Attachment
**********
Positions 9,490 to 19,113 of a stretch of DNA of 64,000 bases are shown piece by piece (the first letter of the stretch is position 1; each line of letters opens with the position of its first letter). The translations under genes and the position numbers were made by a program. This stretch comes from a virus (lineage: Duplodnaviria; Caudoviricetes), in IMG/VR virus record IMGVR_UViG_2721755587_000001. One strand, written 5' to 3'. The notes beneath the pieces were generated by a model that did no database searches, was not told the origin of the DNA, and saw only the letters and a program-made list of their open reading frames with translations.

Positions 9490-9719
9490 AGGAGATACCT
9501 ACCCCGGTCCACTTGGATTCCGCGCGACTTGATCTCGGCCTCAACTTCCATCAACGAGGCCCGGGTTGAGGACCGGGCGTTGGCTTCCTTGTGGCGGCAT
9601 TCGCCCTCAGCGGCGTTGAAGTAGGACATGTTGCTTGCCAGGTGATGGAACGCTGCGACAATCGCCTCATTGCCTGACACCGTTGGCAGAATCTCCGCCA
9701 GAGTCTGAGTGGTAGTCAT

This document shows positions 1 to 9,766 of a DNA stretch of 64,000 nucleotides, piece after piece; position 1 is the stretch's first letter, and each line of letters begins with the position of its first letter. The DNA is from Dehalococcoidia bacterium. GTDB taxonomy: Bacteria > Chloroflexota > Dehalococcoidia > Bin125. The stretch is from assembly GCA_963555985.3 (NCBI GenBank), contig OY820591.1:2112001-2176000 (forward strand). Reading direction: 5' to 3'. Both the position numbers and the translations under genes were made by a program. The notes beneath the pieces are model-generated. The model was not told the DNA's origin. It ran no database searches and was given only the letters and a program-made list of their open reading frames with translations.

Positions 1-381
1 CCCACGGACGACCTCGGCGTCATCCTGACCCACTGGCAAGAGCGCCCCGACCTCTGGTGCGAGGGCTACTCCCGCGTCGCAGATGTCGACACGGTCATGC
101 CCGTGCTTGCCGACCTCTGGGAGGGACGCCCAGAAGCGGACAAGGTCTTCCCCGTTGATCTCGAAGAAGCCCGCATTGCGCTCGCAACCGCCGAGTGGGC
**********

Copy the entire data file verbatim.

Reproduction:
Positions 9,490 to 19,113 of a stretch of DNA of 64,000 bases are shown piece by piece (the first letter of the stretch is position 1; each line of letters opens with the position of its first letter). The translations under genes and the position numbers were made by a program. This stretch comes from a virus (lineage: Duplodnaviria; Caudoviricetes), in IMG/VR virus record IMGVR_UViG_2721755587_000001. One strand, written 5' to 3'. The notes beneath the pieces were generated by a model that did no database searches, was not told the origin of the DNA, and saw only the letters and a program-made list of their open reading frames with translations.

Positions 9490-9719
9490 AGGAGATACCT
9501 ACCCCGGTCCACTTGGATTCCGCGCGACTTGATCTCGGCCTCAACTTCCATCAACGAGGCCCGGGTTGAGGACCGGGCGTTGGCTTCCTTGTGGCGGCAT
9601 TCGCCCTCAGCGGCGTTGAAGTAGGACATGTTGCTTGCCAGGTGATGGAACGCTGCGACAATCGCCTCATTGCCTGACACCGTTGGCAGAATCTCCGCCA
9701 GAGTCTGAGTGGTAGTCAT

This document shows positions 1 to 9,766 of a DNA stretch of 64,000 nucleotides, piece after piece; position 1 is the stretch's first letter, and each line of letters begins with the position of its first letter. The DNA is from Dehalococcoidia bacterium. GTDB taxonomy: Bacteria > Chloroflexota > Dehalococcoidia > Bin125. The stretch is from assembly GCA_963555985.3 (NCBI GenBank), contig OY820591.1:2112001-2176000 (forward strand). Reading direction: 5' to 3'. Both the position numbers and the translations under genes were made by a program. The notes beneath the pieces are model-generated. The model was not told the DNA's origin. It ran no database searches and was given only the letters and a program-made list of their open reading frames with translations.

Positions 1-381
1 CCCACGGACGACCTCGGCGTCATCCTGACCCACTGGCAAGAGCGCCCCGACCTCTGGTGCGAGGGCTACTCCCGCGTCGCAGATGTCGACACGGTCATGC
101 CCGTGCTTGCCGACCTCTGGGAGGGACGCCCAGAAGCGGACAAGGTCTTCCCCGTTGATCTCGAAGAAGCCCGCATTGCGCTCGCAACCGCCGAGTGGGC